How can Persons With Disability go about getting insurance for themselves? What about the caregivers? - Seedly
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Persons With Disabilities



Asked on 17 Nov 2019

How can Persons With Disability go about getting insurance for themselves? What about the caregivers?

If I am a caregiver of a child with autism, is it possible for me to get a Critical Illness coverage for myself? Just so that I am able to leave something for my child in the event where I passed away.

What about my dependent? Is she able to get covered by any form of insurance as well? Thank you.


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Rachel Yeo
Rachel Yeo, Content Strategist at Seedly
Level 4. Prodigy
Answered on 03 Dec 2019

Hello! :)

That's a great question! LIke what the others said, it can be real difficult buying insurance for your child with autism. If you are looking for unit trusts available for your child in an event you pass away, you can take a look at the SNTC Trust, and the SNTC Savings Scheme! You can read more about the different type of help you can get here:

You can also find out more about the SNTC trust here:


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While it may be difficult buying insurance for the child, it is of utmost importance you get yourself covered with as much as the insurer is willing to give you.

Right now, if you are the main caregiver, the child is a critical dependent that would be dependent on your income or another source of income for their entire life. Without a sustainable and reliable means for earning an income for themselves, you have to make sure to protect yours and continue this source of income even after you may pass.

I'll personally buy as much life insurance and critical illness cover the insurance company will give me, set up a trust or a foundation, convert my insurance payout into an immediate annuity that will turn the lumpsum into a stream of perpetual income and have the trustee support the child aka the beneficiary for the rest of their life.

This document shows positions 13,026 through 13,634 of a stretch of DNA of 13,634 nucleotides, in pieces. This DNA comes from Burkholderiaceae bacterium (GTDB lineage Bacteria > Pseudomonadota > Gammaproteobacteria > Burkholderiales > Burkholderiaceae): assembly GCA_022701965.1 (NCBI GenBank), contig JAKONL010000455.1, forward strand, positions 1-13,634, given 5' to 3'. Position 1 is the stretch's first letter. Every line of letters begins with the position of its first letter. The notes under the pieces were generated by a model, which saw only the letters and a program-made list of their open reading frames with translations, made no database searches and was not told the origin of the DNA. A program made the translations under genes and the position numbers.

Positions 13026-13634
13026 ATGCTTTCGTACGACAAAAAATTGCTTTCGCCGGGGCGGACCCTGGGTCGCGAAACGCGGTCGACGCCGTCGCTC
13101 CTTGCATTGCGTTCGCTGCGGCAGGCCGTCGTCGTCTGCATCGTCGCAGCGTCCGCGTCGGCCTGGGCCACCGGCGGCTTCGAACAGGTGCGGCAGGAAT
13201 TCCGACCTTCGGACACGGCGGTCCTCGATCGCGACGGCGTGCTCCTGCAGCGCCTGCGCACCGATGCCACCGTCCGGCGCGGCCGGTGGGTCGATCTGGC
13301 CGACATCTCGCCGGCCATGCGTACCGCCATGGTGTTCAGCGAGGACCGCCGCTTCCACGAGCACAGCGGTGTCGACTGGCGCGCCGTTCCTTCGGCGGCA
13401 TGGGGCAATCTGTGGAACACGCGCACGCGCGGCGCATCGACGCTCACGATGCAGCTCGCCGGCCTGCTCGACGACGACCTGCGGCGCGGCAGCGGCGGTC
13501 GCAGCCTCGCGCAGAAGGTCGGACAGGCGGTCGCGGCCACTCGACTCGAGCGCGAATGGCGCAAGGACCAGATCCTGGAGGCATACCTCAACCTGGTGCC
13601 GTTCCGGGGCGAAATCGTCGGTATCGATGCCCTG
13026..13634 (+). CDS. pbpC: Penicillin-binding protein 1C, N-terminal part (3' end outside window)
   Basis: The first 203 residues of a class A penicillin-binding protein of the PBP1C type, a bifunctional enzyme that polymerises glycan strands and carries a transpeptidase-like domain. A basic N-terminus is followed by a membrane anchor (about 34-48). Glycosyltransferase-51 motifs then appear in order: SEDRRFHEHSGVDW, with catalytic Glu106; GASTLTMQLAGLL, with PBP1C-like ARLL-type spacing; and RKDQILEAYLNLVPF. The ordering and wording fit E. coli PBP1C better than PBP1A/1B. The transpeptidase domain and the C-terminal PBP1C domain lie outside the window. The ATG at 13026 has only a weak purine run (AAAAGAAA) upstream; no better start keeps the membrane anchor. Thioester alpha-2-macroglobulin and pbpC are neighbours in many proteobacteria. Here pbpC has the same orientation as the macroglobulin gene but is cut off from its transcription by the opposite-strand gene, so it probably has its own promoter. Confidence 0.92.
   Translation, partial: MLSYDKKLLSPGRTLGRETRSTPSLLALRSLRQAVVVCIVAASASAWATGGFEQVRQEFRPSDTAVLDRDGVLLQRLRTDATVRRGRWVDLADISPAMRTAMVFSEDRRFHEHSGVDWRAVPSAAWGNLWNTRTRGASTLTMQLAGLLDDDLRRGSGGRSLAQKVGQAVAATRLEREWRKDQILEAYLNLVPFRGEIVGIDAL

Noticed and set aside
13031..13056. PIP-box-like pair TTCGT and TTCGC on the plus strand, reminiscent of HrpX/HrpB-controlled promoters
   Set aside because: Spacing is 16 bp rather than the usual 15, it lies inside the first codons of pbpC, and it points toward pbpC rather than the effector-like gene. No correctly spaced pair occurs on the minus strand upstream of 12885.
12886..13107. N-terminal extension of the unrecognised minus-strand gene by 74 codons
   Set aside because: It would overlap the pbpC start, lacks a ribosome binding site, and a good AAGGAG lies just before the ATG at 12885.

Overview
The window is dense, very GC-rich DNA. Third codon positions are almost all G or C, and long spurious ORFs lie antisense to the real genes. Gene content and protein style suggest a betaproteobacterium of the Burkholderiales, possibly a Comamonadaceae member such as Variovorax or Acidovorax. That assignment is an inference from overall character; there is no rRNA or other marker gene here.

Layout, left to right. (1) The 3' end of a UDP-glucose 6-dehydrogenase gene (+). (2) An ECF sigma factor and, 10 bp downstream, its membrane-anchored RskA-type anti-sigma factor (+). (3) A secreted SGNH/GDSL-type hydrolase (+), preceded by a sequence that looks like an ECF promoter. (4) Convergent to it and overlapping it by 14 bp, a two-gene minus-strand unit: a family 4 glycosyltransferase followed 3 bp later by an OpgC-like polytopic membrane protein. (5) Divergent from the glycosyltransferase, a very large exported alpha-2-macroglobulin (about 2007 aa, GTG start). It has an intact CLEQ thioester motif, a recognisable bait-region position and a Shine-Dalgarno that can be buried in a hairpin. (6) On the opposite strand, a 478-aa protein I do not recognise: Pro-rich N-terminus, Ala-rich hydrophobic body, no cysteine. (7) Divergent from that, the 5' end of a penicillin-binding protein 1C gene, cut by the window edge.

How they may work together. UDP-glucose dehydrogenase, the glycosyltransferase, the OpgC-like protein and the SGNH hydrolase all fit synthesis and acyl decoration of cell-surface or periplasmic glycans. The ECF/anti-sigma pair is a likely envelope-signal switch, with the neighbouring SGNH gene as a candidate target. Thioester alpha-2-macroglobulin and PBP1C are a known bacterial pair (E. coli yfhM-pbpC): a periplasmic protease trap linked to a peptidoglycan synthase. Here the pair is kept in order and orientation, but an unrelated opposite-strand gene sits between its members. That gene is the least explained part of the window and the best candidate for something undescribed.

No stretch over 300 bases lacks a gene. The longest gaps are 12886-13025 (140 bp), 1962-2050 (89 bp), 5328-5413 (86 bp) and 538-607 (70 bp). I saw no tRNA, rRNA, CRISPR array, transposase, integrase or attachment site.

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For yourself - the underwriting would look at your own health condition so no issues with CI coverage; the SA would normally be benchmarked against income so if you are a full time caregiver (no other income) there maybe a query but if you can justify the SA requested (as related to the needs of your dependent) - then should be fine.

For the child - this would be definitely non-standard life; I am not an underwriter so don't know what the UW manual guidance would be - easiest is to just apply and see what is feedback like.


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Isabelle W
Isabelle W, Business Development Manager at TrustTech
Level 4. Prodigy
Answered on 25 Nov 2019

It is difficult for persons with disabilities to get insurance, most insurance providers will not provide coverage for a child with autism.

I would recommend you speaking to an estate planner to do some future planning beneficial for yourself and your dependent. Along with that, make sure you do your Will as well. In it, testamentary guardianship should be covered, wherein you instruct that should you no longer be around, who is to care for your dependent. Along with that, should you worry that your child is unable to handle a lump sum inheritance, you could also instruct for a monthly payout to your beneficiary.

In most cases, my firm would also urge caregivers like yourself to accompany the will with an LPA (lasting power of attorney). In the event where old age catches up, many Singaporeans find themselves lacking mental capacity such as dementia. In such instances, appoint someone to also care for you in terms of your personal welfare along with property and affairs.

All the best, let me know if you require assitance on any preparation, I would be happy to help.


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